Other federal court rulings gave them optimism, but they lost their case and the US Supreme Court declined to hear it last week. Justice Thomas acknowledged the “constitutionality of regimes like New York is an important and pressing question” but this was not a suitable case to answer that question.

With justice delayed, creative owners are finding ways to make the best of a difficult situation. Noak and Engel told the Realtors conference how they use Regulatory Agreements with HPD to raise Section 8 rents up to market values and even take buildings off the tax rolls.

Eliezer Rodriguez, Bronx Regional Director of Government Affairs for the Hudson Gateway Association of Realtors spoke about the vacancy reset bill making its way through Albany. This proposed corrective to HSTPA would make it possible to raise rents to area market rates after a vacancy and full code upgrades. It would only apply to buildings held for at least two years and tenants would be protected by other exclusions to mitigate common abuses.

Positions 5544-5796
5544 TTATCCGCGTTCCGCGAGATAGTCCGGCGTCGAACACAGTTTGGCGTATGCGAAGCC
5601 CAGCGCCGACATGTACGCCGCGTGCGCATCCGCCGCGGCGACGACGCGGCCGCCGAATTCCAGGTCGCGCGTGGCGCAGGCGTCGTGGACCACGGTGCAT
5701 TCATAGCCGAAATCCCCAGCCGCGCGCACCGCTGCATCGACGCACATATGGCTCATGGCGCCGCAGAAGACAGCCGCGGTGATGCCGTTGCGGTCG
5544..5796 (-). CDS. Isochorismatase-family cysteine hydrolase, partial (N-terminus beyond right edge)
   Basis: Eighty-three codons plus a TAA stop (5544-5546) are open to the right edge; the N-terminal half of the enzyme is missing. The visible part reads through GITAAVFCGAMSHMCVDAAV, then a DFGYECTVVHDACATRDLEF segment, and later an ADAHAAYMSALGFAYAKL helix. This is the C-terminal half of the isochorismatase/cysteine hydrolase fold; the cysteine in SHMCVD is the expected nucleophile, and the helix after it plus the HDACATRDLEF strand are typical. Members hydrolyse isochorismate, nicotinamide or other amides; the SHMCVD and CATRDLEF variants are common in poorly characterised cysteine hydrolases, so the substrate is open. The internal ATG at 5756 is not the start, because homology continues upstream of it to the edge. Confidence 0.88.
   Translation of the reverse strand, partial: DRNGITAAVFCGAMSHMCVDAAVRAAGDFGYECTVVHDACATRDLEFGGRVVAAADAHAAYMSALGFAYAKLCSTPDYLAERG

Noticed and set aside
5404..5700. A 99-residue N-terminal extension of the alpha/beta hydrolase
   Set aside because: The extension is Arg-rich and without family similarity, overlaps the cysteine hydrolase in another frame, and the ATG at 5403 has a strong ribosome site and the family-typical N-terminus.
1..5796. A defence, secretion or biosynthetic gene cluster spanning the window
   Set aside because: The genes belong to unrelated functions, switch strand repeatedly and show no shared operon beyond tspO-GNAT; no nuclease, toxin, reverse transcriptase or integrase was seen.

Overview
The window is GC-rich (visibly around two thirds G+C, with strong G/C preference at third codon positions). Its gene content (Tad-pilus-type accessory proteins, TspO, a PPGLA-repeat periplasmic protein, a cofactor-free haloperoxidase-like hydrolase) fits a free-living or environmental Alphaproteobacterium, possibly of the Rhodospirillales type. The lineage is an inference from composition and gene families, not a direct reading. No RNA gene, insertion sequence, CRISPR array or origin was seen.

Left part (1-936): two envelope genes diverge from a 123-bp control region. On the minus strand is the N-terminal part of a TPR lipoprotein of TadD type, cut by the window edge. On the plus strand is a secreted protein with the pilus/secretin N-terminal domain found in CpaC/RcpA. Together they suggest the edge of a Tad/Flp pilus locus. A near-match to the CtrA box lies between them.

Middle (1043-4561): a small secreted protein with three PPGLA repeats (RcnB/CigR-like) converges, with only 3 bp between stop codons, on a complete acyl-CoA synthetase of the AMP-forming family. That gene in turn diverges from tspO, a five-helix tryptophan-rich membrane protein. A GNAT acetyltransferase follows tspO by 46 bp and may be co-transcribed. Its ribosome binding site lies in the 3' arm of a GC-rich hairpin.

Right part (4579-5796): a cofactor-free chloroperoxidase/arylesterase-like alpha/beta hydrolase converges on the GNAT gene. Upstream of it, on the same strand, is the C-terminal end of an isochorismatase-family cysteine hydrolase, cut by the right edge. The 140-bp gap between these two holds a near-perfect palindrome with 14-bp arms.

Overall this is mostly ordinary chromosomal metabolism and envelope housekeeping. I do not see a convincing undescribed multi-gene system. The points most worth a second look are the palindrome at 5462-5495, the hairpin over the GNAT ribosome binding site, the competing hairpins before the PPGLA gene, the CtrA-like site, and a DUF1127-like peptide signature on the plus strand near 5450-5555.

Pegging Values

Hope springs eternal with real estate investors. As valuations fall to levels unseen in several years, recent transactions will probably be looked back on more fondly by buyers than sellers. The following charts depict the quarterly average price per unit and total market value for Elevator Apartments and Walk Up Apartments in the BuyTheBronx.com database.

Quarterly depiction of The Bronx elevator apartment market
Quarterly depiction of The Bronx walk upapartment market